MATTAWA NIPISSING MÉTIS HISTORICAL RESEARCH PROJECT FINAL SYNTHESIS REPORT - PDF

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MATTAWA NIPISSING MÉTIS HISTORICAL RESEARCH PROJECT FINAL SYNTHESIS REPORT SUBMITTED TO: THE STEERING COMMITTEE SUBMITTED ON: NOVEMBER 4, 2014 THIS REPORT WAS PREPARED BY STONECIRCLE CONSULTING AND KNOW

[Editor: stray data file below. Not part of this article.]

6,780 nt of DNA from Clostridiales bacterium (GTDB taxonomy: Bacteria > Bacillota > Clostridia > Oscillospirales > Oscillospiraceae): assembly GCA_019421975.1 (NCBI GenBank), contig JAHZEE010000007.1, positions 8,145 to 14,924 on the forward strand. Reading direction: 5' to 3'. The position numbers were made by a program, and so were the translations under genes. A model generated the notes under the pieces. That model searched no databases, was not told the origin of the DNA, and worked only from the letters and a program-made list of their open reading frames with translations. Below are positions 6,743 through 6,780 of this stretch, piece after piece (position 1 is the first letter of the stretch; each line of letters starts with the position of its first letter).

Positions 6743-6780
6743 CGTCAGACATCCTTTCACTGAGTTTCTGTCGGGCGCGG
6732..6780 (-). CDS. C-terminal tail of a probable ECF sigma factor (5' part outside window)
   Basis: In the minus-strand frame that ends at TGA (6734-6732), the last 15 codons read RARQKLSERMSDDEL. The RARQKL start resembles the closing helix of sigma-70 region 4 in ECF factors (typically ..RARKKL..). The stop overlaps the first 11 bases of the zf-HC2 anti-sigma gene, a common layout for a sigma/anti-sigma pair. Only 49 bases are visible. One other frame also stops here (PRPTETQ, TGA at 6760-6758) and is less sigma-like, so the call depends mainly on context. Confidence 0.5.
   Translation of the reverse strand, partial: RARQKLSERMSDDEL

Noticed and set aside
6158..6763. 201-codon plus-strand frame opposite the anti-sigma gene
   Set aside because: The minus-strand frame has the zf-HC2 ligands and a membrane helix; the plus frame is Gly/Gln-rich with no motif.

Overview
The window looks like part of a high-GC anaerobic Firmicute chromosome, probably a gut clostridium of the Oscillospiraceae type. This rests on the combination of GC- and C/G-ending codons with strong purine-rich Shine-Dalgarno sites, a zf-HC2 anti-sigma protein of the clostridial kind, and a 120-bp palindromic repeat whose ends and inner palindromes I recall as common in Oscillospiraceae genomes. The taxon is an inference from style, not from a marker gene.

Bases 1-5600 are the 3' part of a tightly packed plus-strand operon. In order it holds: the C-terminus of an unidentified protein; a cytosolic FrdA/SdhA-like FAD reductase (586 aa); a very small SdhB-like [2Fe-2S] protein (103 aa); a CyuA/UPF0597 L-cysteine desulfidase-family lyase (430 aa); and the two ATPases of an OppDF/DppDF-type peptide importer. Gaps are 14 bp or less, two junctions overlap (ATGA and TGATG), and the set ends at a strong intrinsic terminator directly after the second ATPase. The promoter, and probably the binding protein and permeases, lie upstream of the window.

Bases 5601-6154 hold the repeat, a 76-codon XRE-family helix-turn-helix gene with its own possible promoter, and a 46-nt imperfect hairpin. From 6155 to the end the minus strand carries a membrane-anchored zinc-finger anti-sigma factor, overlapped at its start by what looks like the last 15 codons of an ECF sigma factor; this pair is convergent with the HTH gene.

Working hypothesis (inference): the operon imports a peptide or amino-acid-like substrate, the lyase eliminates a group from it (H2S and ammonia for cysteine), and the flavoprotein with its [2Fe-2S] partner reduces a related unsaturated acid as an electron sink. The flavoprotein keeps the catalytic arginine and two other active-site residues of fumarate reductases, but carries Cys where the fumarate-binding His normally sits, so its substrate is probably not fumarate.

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MATTAWA NIPISSING MÉTIS HISTORICAL RESEARCH PROJECT FINAL SYNTHESIS REPORT SUBMITTED TO: THE STEERING COMMITTEE SUBMITTED ON: NOVEMBER 4, 2014 THIS REPORT WAS PREPARED BY STONECIRCLE CONSULTING AND KNOW HISTORY. IT IS THE RESULT OF A TRIPARTITE RESEARCH INITIATIVE FINANCIALLY SUPPORTED BY THE ONTARIO GOVERNMENT AND THE GOVERNMENT OF CANADA WITH THE EQUAL PARTICIPATION OF THE MÉTIS NATION OF ONTARIO THROUGHOUT. ALL THREE PARTIES APPOINTED REPRESENTATIVES TO A RESEARCH PARTNERS GROUP AND A STEERING COMMITTEE THAT OVERSAW THE DEVELOPMENT AND IMPLEMENTATION OF MUTUALLY AGREEABLE TERMS OF REFERENCE FOR THE RESEARCH PROCESS, WHILE ALLOWING FOR INDEPENDENT RESEARCHERS TO CONDUCT THE RESEARCH AND ARRIVE AT THEIR OWN FINDINGS AS SET OUT IN THIS REPORT. DISCLAIMER: THIS REPORT PRESENTS THE FINDINGS OF INDEPENDENT RESEARCHERS. IN NO WAY DO THESE FINDINGS REPRESENT THE VIEWS OR OPINIONS OF THE ONTARIO GOVERNMENT, THE GOVERNMENT OF CANADA, THE MÉTIS NATION OF ONTARIO, OR THEIR REPRESENTATIVES. 2 Contents 1 Executive Summary Introduction Background Report Contents Terminology Métis The Fur Trade Matrix Sauvage Fluidity of Identity Labels Community Geography Research Questions Arrival of Europeans Métis from Early Contact Ethnogenesis and In-migration Ethnogenesis Elsewhere Ethnogenesis through Merger Names of Mixed-ancestry Genealogy from Individuals Appearing on the Algonquin List Self and Outside Ascription Community Identifiers Economic activities and institutions; Settlement and movement patterns; Political formations and institutions; Religious or spiritual practices and institutions; Social relations (e.g. kinship systems); Language(s); Forms of cultural expression Other customs, practices or traditions? Shared History Mixed Ancestry Connections Historical Narrative Contact to NWC, HBC and the Fur Trade Matrix Aboriginal Participation in the Ottawa River Fur Trade The Establishment of Mattawa Arrival of the Retired Traders Other Economies Guiding Settlement Living Religion and Missionaries Observations Appendix 1: List of Metis Definitions circa Appendix 2: Family History Sheets Antoine Atkinson Bastien Bernard Clement Colton Commandant / Grandlouis Commandant-Grandlouis Crawford Dufault-Dufond Dufond Dorion Dupuis 6.14 Dupuis England/McConnel England Ferris Gagnon Ignace Ignace Jocko Jocko Langevin Lariviere Laronde Leclerc McCracken McDonnell McKay McKenzie Montreuil Parent Sauve Simon Simon Turner Appendix 3: Social Network Analysis Report Methodology About SNA Gathering the Data Looking at the Graphs Data Mapping & Developing Categories of Analysis 7.1.5 Terminology: Networks and Components Analysis Overview of the Mattawa Genealogical Network Adhesion to Catholicism and its Effects Intimate Look at Godparenting Religious Network Observations Census data and vital statistics: Occupational Data and Daily Practices Concluding remarks Next Steps Map 1: The Ottawa River / Nipissing Passageway 7 8 1 EXECUTIVE SUMMARY A mixed-ancestry community existed in the Mattawa region that has links with Countrymen population of former NWC and HBC employees. 1 This mixed-ancestry population was present throughout the entire study area and is visible through its common kinship, economic and religious practices. This community lived alongside and interacted with First Nations communities. Although this research focuses on the settlement of Mattawa, the extended network of the mixed-ancestry community is clearly evident along the Ottawa River and its tributaries between 1850 and This research was limited by the availability and quality of the extant source information. 3 Aboriginal communities were largely oral cultures through most of the nineteenth century and left little paper trail for posterity. Similarly, nominal data from census returns, birth certificates, marriage records and death certificates is not always accurate and unfortunately too often absent from the historical records. The settlement of Mattawa provided a focal point for this research. Situated at the eastern edge of the study area originally proposed in the RFP and at the confluence of the Mattawa and Ottawa Rivers, two historic fur trade routes, Mattawa is a complex geographical hub with an extensive network of historic canoe and portage trails, and eventually roads and rail-roads. Consequently, mixed-ancestry populations in the study area were mobile and moved at different seasons and stages of life which affected their presence in the historical record and the artificial boundaries required by this study: a crude triangularly-shaped territory with its apex above Lake Timiskaming in the north, west on the Mattawa River as far as Lake Nipissing, and then east on the Ottawa as far as Fort William/Lac des Allumettes. The researchers recognize that many of the networks presented in this report, and those that are not, likely transcend these geographic limits. Europeans first arrived in the study area in the early seventeenth century. Generally, explorers and missionaries travelled through the area to establish semi-permanent camps or missions in the region and beyond. Such facilities existed for only for a few years at a time because of the First Nations nomadic lifestyle, on the one hand, and of oscillating colonial interest and strategic needs on the other. The one constant was the Ottawa River watershed itself that retained its value both as a key transportation artery to the north and west as well as a staple fur export region for more than a century after the 1760 Conquest of Canada. Metis ethnogenesis had certainly occurred by the dawn of the nineteenth century amongst a group of Aboriginal people with close personal, social, economic, and religious ties to a fur-trading firm based in 1 We use the term Countrymen to refer specifically to those individuals and families that have historic ties to the NWC Company. For more information on the terminology please see Section These were the temporal limits imposed on the genealogical research for this project. The research team widened the temporal limits to include relevant evidence. 3 For more information about these limitations please refer to the Supplementary Literature and Archival Research that were submitted by the consultants. 9 Montreal, the North West Company (NWC), which existed between 1784 and Known as Nor Westers, they employed twenty-four men in four trading posts in their Ottawa River district and a comparable body of men around Lake Timiskaming by Unlike their rivals in the Hudson s Bay Company (HBC), they readily married Aboriginal women à la façon du pays (according to the manner of the country) and cared for the mixed-ancestry progeny around their posts who were called bois-brulé. A social hierarchy emerged with partners sons becoming company officers and those of the labouring classes maintaining more lowly stations. 5 It was precisely this group of Aboriginals, with the aid and support of the NWC, who defended their interests when threatened by the loss of lands to European colonizers around Red River in Contemporaries referred to these insurgents as half-breeds, Bois Brulés, or metifs ; the mixed-ancestry retainers of the NWC, however, referred to themselves as countrymen : a term applied to those even far removed from the battlefield because of age or vast distance. 7 The NWC would have had approximately a hundred or so Bois Brulés dependents living around their posts in the Ottawa River watershed by the early nineteenth century. These Historic Metis, who enjoyed close ties to the NWC and extensive kinship networks that paralleled the company s far-flung North America operations, formed a significant component within the study group. Their number grew after the 1821 merger between the NWC and HBC when retirees began migrating to the study area for the purposes of resettlement. The activity of this latter group is more easily delineated because they appear within the pages of the HBC s commercial records and in registers kept by Roman Catholic clergy who 4 Chris Andersen, Moya Tipimsook ( The People Who Aren t Their Own Bosses : Racialization and the Misrecognition of Métis in Upper Great Lakes Ethnohistory, Ethnohistory 58, no. 1 (2011): P0186; Jacqueline L. Peterson, Red River Redux: Métis Ethnogenesis and the Great Lakes Region, in Nicole St-Onge, Carolyn Podruchny, and Brenda Macdougall, eds., Contours of a People: Metis Family, Mobility, and History (Norman: University of Oklahoma Press, 2012), 36-7, P0131; Jennifer S. H. Brown, Fur Trade as Centrifuge: Family Dispersal and Offspring Identity in Two Company Contexts, in Raymond J. DeMallie and Alfonso Ortiz, eds., North American Indian Anthropology: Essays on Society and Culture, (Norman: University of Oklahoma Press, 1994), , P0187; Harriet Gorham, Families of Mixed Descent in the Western Great Lakes Region, in Native People, Native Lands: Canadian Indians, Inuit and Metis, ed. Bruce A. Cox (Ottawa: Carelton University Press, 1992), P Library and Archives Canada (herafter LAC), MG 19-E1, Selkirk collection, Manuscript by Lord Selkirk Relating to Red River, page , microfilm reel C-12, A1641; Alexander Ross, Fur Hunters of the Far West; A Narrative of Adventures in the Oregon and Rocky Mountains (London: Smith, Elder and Co., 1855), 1: , P0189; Thomas Douglas, The Memorial of Thomas Earl of Selkirk: to His Grace, Charles, Duke of Richmond, &c. &c., (Montreal: Nahum Mower, 1819), 4-5, P Douglas, The Memorial of Thomas Earl of Selkirk, 4-5, P0190; Deposition of John Bourke, 16 September 1816, in Statement Respecting the Earl of Selkirk s Settlement Upon the Red River in North America; Its Destruction in 1815 and 1816; and the Massacre of Governor Semple and his Party. With Observations Upon a Recent Publication, Entitled A Narrative of Occurrences in the Indian Countries, &c. (London: John Murray, 1817), lxxii, P0191; Deposition of Pierre C. Pambrun, 16 August 1816, xxxii-xxxvi, P LAC, MG 19-E1, Selkirk collection, page , Cuthbert Grant to Alexander Fraser, 13 March 1816, microfilm reel C-8, A1642; Archives of Ontario (hereafter AO), Northwest Company records, F-471-1, box 3, file F , Letter from Donald McIntosh, Michipicoten, to his sister,1816, 21 August 1816, barcode B A began missionary activity in the region in the late 1830s. Names such as Bastien, Colton, Crawford, England, Ferris, McCracken, McDonnell, McKay, McKenzie, and Turner, all former HBC retirees, principally from the Timiskaming district, brought their Countrymen families with them to Mattawa in the mid-1840s or married Aboriginal women from the area shortly thereafter. Children by all these unions began intermarrying other mixed ancestry and First Nations families by the era of Confederation. It is important to remember that these families were already a regional presence (in Timiskaming, Fort Coulounge and other locations within the study area) prior to the construction of a permanent facility at Mattawa in 1837 and that they viewed Mattawa as a satisfactory region for resettlement after they left the HBC. The researchers have identified several characteristics of this community. 1. This community is not an isolated nor closed community. It is adapting throughout the period under study as members come and go. 2. The kinship links within this community are significant: 89.92%, or 1027 of the 1142 people studied were connected to each other via immediate kinship links. Marriages were either endogamous (between groups of a same cultural community) or exogamous (incorporating First Nation or Euro-Canadian persons into a mixed-ancestry framework, for example). We see common behaviour and association within the community based on the visual representation of immediate kinship relationships, occupational data, and religious relationships of baptism. While the social network analysis was also limited by the availability of sources, the findings demonstrate presence of a cluster of 200+ persons who strategically associated with one another through time and space, creating a distinct social and cultural environment for themselves The community lives alongside the First Nation Population in early years, trading with First Nations, acting as middle men and continuing to participate in the Fur Trade. Throughout history mixed-ancestry community members adapt to changing realities, the collapse of the fur trade, the rise of the lumber industry, the arrival or western religions and education. Mixed-ancestry individuals and family members change their industries, and move closer to the settlement to take advantage of economic and spiritual opportunities. 4. The fur trade, first with the NWC and later the expanded HBC, was the primary employer of the mixed-ancestry community through the middle of the nineteenth century. Even those who were discharged from the HBC pursued the same line of employment as either petty traders, who had the financial resources to advance credit to First Nations hunters in the fall and then profit from furs acquired in the winter, or simply ran their own trap lines and bartered directly at the Mattawa facility. 8 This specifically refers to persons who pursued Catholicism through the ritual of baptism. 11 5. Diversification followed as the timber industry superseded the fur trade as the dominant staple export in the 1850s since its heavy reliance upon seasonal labour allowed mixed-ancestry people both to farm and earn extra income by labouring in the winter shanties (see section 4.6). 6. Guiding then became a viable economic pursuit for such families once Mattawa became a biggame hunting mecca in the late nineteenth century (see section 4.7). 7. The first known mixed-ancestry families settled in relative close proximity to the HBC post allowing them to work, trade, and attend small social gatherings there. Previous analysts have suggested that a potential cluster of these same families were still living around the old trading facility that may have constituted polling station one in Movement patterns appear to be unique to mixed-ancestry families. Those who trapped on their own account, established winter camps and then brought their pelts to the HBC store periodically between November and April. 10 Movement, particularly in the summer months seemed to be motivated by a desire to visit family members as the McDonells and McKays were reported as returning to places where some of their kin still lived. 11 Interestingly, their second and third generation descendants would later guide hunters, fisherman, and wilderness campers through some of this same region once rail service opened the Upper Ottawa valley to tourists at the end of the nineteenth century. 9. The mixed-ancestry population around Mattawa valued and practiced Catholic rites. Notable communal practices were associated with the rituals of baptism, confirmation, and marriage. Mattawa individuals from the region of study were observed performing and seeking out these rites of passage from Catholic Church representatives and often traveled outside of Mattawa to suit their purposes. This report relies solely on the written record. No oral history was conducted or available for collection as part of this research. This limits the availability of community identifies as an oral history project would likely help reveal other community identifiers such as traditional hunting and trapping grounds, unique hunting methods, naming conventions or family lore. Regardless, the research team feels the evidence presented clearly indicates that a mixed-ancestry community existed in the study region with close associations to the Countrymen of the Northwest Company. 9 Gwynneth C.D. Jones, Draft Report: Historic Populations of Mixed Aboriginal/non-Aboriginal Ancestry in Ontario, Mattawa and Environs (Ontario Ministry of Natural Resources, 1999), 24-5, P0057; 10 University of Waterloo Special Collections (hereafter UWO), GA3, Colin Rankin fonds, file 15 Journal of Colin Rankin, , entries of 29 August, 2 and 21 November 1848, 26 April and 1 July 1849, 24 April and 16 December 1850, A UWO, Journal of Colin Rankin, , entries of 19 October 1848, 17 March 1850, and 4 August 1853, A 2 INTRODUCTION BACKGROUND This report was commissioned by the Research Partners Group consisting of the Métis Nation of Ontario, the Ontario Ministry of Aboriginal Affairs and Aboriginal Affairs and Northern Development Canada. The research and report writing was conducted by Know History and Stone Circle Consulting as independent researchers. The findings of this report are the professional opinion of the researchers and are not necessarily the findings of the sponsoring institutions. This project was undertaken as Part A Phase 3 and included a supplementary Literature Review, supplementary Archival Research, Genealogical Research and this Synthesis Reports. 12 These earlier reports have all been submitted to the Steering Committee and provide significant information on the methodology, availability of sources and historical narratives that support this synthesis report. Readers are invited to consult these reports as part of the larger project REPORT CONTENTS This report provides an analysis of the sources and information collected as part of the supplementary literature review, supplementary archival research, and genealogical research. The report contains Introduction: This section deals with important issues around terminology and the geographical scope of the research. Research Questions: This section contains answers to the questions posed in the original RFP. The question is presented in italics and summary answers are provided with references to other sections of the report where more detailed information can be found. Historical Narrative: The Historical Narrative section provides detailed contextual information and references to the mixed-ancestry population in the study area and activities they participated in. The history of the study area is documented, in particular the economic and religious histories. Appendix 1: Provides a list of Metis definitions circa 1816 that Appendix 2: Contains brief family histories for root families identified during the course of this research. The history sheets include the root ancestors and an overview of the descendants, their ethnicity, known locations, and summary kinship patterns (i.e. what other families they married into). Appendix 3: Is the Social Network Analysis Report that provides a methodology and analysis of findings for the Social Network Analysis conducted as part of this research. 12 Part A, Phase 1 and 2 was conducted by another consulting firm Public History Inc. At the outset of this project, Public History met with the Steering Committee and the StoneCircle/Know History research team to answer questions about the other phases of work and the availability of sources. 13 In addition to this synthesis report, the final deliverables will include a number of research products that support the findings of this research. These products represent a considerable investment in research and organization which may help future research studying this issue. They include: Descendant Reports: These reports provide genealogical information about root ancestors descendants. This information is more detailed that the information provided in the Family History Sheets included in the synthesis report, but are more complicated in the details. These are standardized genealogical reports. Document Collection: Three separate document collections will accompany the final report. A published source collection, and archival collection and a genealogical document collection. These collections contain thousands of documents researched and used in the preparation of this report. All documents are references with alphanumeric identifiers which are also the electronic file names. Family Tree Maker: A Family Tree Maker backup file contains all the genealogical information collected and allows users to search